The roller case was simply perfect. The tough durable outer shell proved to be exactly what you want for this application … unlike the backpack. The roller case doesn’t have an outer shell that is too soft and won’t flex when up against other items in overhead storage. In other words, you don’t have to worry about possibly damaging your delicate items stored inside. The strong body also helps when you are sliding the case into or out of the storage bin, keeping its shape instead of flopping around.
The Checkthrough Roller offered two carrying handles, one being the strap on the top of the case, and the other on the expending boom you use when rolling the case around. The strap handle was soft with a modest size that was comfortable to hold onto for longer periods of time. The tubular shape reduced fatigue compared to folded nylon handles … which have a tendency to cut into your hand. The rolling handle was also shaped pretty well, and more comfortable if you factor in that you don’t have to carry the weight of the bag when using it.
In the storage category both bags excelled, with plenty of room available thanks to their boxy shapes. Both bags offered more than enough pockets and zippered sections, and plenty of ways to organize your items.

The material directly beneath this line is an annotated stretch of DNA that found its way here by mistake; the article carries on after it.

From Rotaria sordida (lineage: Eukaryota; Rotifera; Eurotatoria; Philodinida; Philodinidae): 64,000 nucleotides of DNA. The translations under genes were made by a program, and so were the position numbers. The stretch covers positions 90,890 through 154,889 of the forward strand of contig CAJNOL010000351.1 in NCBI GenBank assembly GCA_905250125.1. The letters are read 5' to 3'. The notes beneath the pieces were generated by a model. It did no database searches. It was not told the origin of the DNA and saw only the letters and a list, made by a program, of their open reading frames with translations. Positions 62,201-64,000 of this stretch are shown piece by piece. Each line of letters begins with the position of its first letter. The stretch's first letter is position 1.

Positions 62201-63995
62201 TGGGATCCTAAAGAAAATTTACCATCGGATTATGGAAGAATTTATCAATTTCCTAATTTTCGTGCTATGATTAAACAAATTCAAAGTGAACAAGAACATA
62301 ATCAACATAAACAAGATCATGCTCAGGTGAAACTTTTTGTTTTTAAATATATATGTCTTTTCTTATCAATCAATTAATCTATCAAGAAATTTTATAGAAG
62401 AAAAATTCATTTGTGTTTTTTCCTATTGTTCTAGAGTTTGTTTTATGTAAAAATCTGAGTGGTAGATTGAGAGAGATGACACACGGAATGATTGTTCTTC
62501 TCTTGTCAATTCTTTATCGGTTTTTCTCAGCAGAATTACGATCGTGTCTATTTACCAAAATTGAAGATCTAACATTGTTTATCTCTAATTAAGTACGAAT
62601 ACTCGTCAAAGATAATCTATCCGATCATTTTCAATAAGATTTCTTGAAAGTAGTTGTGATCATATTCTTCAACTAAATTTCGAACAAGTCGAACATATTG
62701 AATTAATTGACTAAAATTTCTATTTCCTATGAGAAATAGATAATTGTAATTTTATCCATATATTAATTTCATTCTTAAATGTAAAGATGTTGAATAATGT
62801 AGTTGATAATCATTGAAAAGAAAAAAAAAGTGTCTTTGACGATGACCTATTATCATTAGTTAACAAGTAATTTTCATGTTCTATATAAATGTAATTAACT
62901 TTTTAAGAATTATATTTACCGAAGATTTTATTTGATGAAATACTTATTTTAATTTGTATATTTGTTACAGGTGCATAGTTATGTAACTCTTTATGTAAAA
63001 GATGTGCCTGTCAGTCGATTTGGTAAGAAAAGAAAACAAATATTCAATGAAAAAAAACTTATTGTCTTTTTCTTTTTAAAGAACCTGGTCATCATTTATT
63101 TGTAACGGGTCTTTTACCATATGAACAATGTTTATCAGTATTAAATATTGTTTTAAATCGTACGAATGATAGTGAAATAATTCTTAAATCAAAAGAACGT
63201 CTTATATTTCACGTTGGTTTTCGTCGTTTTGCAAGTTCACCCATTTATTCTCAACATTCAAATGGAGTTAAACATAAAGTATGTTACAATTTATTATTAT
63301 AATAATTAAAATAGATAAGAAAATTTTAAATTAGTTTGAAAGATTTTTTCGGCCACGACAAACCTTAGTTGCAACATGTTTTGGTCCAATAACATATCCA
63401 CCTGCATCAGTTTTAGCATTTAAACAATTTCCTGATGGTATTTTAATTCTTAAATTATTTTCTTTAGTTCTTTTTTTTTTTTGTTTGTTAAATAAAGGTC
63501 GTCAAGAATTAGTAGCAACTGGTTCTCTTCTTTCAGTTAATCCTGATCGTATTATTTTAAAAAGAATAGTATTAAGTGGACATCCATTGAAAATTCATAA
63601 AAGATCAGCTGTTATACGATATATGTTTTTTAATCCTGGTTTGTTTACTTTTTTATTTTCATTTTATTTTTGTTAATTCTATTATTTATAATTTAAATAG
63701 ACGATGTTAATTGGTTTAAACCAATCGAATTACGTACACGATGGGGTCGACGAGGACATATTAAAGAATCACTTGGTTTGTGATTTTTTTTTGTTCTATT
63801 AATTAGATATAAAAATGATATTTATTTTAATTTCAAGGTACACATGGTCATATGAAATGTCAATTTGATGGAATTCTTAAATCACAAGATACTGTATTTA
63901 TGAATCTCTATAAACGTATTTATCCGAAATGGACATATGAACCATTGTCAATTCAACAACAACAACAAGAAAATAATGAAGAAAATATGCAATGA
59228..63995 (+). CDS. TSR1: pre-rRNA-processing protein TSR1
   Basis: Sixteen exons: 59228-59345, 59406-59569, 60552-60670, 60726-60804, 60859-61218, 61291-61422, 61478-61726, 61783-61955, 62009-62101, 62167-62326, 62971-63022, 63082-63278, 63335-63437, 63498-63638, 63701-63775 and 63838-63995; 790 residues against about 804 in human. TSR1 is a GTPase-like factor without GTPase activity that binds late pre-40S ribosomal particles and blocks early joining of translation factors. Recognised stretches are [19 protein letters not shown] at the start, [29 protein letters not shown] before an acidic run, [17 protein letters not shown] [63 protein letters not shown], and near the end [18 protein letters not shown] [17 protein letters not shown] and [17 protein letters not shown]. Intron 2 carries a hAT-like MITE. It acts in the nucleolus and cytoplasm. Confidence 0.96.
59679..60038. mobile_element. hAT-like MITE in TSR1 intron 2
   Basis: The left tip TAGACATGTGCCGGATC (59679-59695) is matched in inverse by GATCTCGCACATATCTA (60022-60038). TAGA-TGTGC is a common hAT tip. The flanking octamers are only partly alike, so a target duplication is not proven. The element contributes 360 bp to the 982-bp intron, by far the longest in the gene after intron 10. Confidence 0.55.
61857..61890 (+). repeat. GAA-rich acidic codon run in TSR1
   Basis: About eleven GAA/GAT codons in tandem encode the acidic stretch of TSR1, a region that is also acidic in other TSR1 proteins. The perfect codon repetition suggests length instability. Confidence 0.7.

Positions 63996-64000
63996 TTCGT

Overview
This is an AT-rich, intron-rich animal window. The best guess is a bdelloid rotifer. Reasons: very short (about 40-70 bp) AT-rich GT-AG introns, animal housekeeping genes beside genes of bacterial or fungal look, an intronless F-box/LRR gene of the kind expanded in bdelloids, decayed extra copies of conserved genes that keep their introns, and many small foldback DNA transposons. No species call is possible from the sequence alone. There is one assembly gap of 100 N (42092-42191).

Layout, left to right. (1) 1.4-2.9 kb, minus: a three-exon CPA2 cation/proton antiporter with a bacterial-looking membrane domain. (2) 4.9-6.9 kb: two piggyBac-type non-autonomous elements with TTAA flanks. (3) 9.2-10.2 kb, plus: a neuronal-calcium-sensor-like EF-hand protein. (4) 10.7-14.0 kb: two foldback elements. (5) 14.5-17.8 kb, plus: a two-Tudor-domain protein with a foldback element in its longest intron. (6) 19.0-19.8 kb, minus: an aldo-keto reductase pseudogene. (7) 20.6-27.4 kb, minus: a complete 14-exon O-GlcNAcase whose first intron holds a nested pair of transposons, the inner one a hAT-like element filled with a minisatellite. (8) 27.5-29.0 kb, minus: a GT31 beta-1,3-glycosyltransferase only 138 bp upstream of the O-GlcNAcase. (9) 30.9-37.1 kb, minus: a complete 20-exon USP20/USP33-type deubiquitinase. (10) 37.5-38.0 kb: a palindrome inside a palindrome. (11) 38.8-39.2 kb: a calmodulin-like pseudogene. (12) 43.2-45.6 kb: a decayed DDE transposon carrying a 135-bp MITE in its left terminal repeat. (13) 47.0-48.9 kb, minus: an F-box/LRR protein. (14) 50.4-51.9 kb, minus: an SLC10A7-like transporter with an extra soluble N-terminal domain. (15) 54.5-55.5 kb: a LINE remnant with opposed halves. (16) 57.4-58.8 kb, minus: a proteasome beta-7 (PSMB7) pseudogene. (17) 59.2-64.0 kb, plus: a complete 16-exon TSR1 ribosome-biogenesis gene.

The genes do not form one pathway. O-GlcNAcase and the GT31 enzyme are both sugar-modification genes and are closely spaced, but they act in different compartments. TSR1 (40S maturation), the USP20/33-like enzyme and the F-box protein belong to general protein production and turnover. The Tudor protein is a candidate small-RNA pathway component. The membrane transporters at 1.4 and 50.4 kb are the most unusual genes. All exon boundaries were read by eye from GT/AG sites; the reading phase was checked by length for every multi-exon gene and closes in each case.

The backpack offered four primary storage zones, the laptop section, the book/large item section, and two zippered pouches on the front. The laptop section offered plenty of room to hold notebooks up to 17 inches in size, and adequate padding to keep it safe from moderate tumbles. The large zippered section could hold probably two text books and a notepad, and still have enough room for a bottle of soda at the top. On the front, the upper zippered pocket could store an mp3 player or phone, but not much else. The larger pocket could be used to store laptop accessories, such as a wireless mouse, and other miscellaneous items. The roller bag is divided into two main sections, the front laptop pocket, and the rear storage section. In the back there is enough room for a weekend’s worth of clothes, or a few school textbooks.
Overall the Skooba Checkthrough Backpack and Checkthrough Roller worked well for travelers who want the added convenience of a checkpoint-safe bag. The backpack could benefit from some improvements in comfort for the user, but was still more than usable as an everyday carrying case. The roller case was fairly durable and probably the better of the two bags we reviewed given their intended markets. In the areas where the backpack was flawed, those ended up being strengths with the roller bag. Durability between both bags was excellent, with strong nylon shells and fairly durable frames when all the zippers were closed. The only real complaint outside of the lack of comfort when using the backpack was the cost, which is pretty steep compared to non checkpoint-friendly bags.
- No need to remove your laptop to go through airport security
- Durable exterior fabric
- Backpack could be more contoured for a back